The predicted overnight temperatures were 30°F. It dropped to 21°F. Fortunately, I’d anticipated this and I was nice and warm in my hammock. One of the marginal advantages of getting older is the need for rising early to answer nature’s call. I awoke to this pre-dawn scene, where the mist had frozen on the shore and nearby trees. The mist over the water was moving very quickly and was wonderful to see (I’ll add a video).
I also watched a beaver swimming in the lake — the beaver took a surprisingly long time to realize I was there and then dived out of view. Several seconds later it made a mistake and surfaced next to the rock I was standing on. I didn’t really get a chance to see it, I just heard a splash, and saw the swirl of water and trail of bubbles as it swam away from the shore.
All in all, it was magic and well worth the minor discomfort of wandering around in the frost.
An excellent example of how discarded fishing gear damages the environment. I was annoyed with myself because I didn’t spot the dead bird until now, and this was where I’d been collecting my water from. Oh well, that’s why I filter and treat my water.
The astute will notice that this is not my regular camping spot by the lake. The reason is quite simple; some expletive deleted hunter decided that a good place to leave the carcass of a deer they’d dressed would be right by the fire ring of my usual camping spot. I was not inclined to drag the carcass away, and anyway, the blood had soaked into the ground. As I didn’t fancy being anywhere near where night-time scavengers and predators might come looking for easy pickings, I set up camp a few hundred yards farther east.
In the above picture I’ve switched my hammock around. For the first night I set the head end to the left. I decided I wanted to be able to look out over the lake when I woke up on my last morning here, so I turned it this way around in the morning.
I spent most of the day reading, thinking and watching the view.
It was nice and warm sitting in the sun in my hammock, having a few inches of downy goodness (in the form of my under-quilt) beneath me helped a lot too.
I did not spend the entire day sitting around. I wandered around a bit, took some pictures, and gathered firewood so I could have a campfire in the evening.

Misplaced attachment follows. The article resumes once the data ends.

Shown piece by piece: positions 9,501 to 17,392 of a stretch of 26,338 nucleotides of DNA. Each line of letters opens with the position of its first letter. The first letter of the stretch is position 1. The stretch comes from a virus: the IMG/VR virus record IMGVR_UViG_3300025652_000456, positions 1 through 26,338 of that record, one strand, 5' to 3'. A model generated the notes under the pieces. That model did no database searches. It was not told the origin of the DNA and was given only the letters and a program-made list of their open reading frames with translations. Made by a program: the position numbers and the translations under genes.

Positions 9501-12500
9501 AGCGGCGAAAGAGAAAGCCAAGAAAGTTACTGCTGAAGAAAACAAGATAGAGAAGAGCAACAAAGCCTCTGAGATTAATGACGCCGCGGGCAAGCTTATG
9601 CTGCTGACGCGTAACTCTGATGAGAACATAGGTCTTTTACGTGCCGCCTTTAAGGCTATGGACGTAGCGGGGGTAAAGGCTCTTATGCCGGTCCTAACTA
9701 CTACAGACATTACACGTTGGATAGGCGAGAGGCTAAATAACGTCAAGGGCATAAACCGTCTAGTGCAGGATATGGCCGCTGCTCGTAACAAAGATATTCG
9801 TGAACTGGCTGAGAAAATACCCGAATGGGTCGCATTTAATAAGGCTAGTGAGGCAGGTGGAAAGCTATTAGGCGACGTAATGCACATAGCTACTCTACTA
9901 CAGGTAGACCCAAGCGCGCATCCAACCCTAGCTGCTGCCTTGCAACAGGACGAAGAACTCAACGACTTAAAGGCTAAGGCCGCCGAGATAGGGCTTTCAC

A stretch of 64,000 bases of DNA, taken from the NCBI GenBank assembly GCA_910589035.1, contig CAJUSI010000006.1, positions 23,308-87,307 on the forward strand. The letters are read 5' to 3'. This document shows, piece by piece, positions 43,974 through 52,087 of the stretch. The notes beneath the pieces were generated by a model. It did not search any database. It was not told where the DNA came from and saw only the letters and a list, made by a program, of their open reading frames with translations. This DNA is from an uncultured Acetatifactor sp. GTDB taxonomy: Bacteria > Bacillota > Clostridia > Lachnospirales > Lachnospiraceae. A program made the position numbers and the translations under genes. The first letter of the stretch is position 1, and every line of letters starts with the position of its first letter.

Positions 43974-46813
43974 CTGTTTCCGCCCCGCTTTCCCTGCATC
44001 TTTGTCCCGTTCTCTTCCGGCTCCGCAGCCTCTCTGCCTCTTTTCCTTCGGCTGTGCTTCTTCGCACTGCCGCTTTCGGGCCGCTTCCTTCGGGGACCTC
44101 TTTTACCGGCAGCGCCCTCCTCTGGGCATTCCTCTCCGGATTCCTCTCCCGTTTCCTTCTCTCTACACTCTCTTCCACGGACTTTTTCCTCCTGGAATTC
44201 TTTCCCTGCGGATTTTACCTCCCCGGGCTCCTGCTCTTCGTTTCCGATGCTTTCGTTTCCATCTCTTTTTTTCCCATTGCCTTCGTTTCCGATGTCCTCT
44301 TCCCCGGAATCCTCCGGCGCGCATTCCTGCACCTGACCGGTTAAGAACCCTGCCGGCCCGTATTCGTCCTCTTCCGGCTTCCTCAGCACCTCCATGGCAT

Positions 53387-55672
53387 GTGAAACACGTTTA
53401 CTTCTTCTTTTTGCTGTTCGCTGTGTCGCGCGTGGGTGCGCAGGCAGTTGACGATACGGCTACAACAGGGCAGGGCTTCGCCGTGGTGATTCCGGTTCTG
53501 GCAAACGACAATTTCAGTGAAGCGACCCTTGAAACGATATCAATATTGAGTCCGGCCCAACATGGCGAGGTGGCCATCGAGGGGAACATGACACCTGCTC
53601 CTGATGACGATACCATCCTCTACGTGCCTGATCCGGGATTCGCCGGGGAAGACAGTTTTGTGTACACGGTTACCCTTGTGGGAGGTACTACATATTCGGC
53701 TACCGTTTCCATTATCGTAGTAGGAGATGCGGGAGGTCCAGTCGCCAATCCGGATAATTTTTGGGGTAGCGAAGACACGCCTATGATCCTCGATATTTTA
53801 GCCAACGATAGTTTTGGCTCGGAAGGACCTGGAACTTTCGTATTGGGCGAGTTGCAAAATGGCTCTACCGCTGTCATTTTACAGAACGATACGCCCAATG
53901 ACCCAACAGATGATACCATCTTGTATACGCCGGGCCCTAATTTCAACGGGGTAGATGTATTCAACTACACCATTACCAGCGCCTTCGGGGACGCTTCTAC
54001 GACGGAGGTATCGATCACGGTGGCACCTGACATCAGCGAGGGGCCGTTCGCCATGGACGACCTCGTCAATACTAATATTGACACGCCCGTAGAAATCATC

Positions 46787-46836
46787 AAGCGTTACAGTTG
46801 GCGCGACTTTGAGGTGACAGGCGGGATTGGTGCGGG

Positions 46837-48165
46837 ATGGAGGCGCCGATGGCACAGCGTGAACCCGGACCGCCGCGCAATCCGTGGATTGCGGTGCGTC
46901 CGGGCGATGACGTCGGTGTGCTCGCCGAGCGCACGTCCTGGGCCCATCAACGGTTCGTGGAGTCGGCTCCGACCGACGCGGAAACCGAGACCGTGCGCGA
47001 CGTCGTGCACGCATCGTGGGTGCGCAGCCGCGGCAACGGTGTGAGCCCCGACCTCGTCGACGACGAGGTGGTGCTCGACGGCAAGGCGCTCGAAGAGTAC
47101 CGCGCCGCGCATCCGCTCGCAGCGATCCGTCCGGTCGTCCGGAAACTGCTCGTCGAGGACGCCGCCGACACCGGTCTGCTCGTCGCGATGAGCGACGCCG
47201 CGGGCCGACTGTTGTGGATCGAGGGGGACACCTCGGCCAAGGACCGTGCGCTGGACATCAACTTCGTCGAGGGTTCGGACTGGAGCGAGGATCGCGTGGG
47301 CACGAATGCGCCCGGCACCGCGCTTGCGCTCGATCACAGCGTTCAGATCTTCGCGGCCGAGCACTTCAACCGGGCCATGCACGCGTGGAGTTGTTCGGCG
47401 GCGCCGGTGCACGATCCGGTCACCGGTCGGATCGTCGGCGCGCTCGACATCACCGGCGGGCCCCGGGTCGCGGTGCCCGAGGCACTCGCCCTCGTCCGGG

One of the great things about winter camping is that you don’t have to get up early to get up with the sun.
Actually, when it comes to getting up, there is not much to debate, whether I want to or not, I’m going to have to get up and answer nature’s call. It wasn’t as cold last night, around 26°F, cold enough to set a good frost.
Speaking of nature calling, the coyotes have been on good form. On Sunday night they were on the other side of the lake. Last night there were a load of them on my side of the lake — no doubt picking away at the deer carcass — they sounded very close.
I’ll have to add a recording of them howling nearby when I get a chance to edit it.
I’m not sure that I’ll ever tire of this view, though maybe I do need to stop taking pictures of it. Each time I look the play of the light is different.
Photographs taken, the first order of the day is to get my food and make some breakfast. One day a squirrel is going to get into my food bag, and then I’ll have to buy a critter-proof bag (‘varmit-proof’ is probably the correct local term). I’ve seen a squirrel eat its way through a plastic storage bin, so it’ll be interesting to see how the bags designed to keep them out cope.
Mountain House Breakfast Skillet and a cup of hot chocolate to start, followed by a cup of coffee. My new spoon is great, just right for getting my food out of the bags.
In the background is the remains of last night’s campfire. I didn’t make a fire ring, I dug a shallow pit and used that for my fire. After breakfast, I covered it over with the soil I’d dug up to make the pit, and when I’d finished you would hardly know I have been here.
Cat briars are taking over this area, and climbing the trees as well. I suspect the only thing keeping the trail open here is the horses.
I stopped to pick up water for my hike out at the creek on the western edge of Cat Briar Meadows.
It’s not the same tree, (see below) but it offered a good place to catch my breath, have a drink, and take a selfie.
Copyright © 2020 Gary Allman, all rights reserved.
1Alternative hunting equipment includes atlatls, crossbows, bows and arrows, muzzle loaders, and air rifles. They may have also added pistols into the mix this year.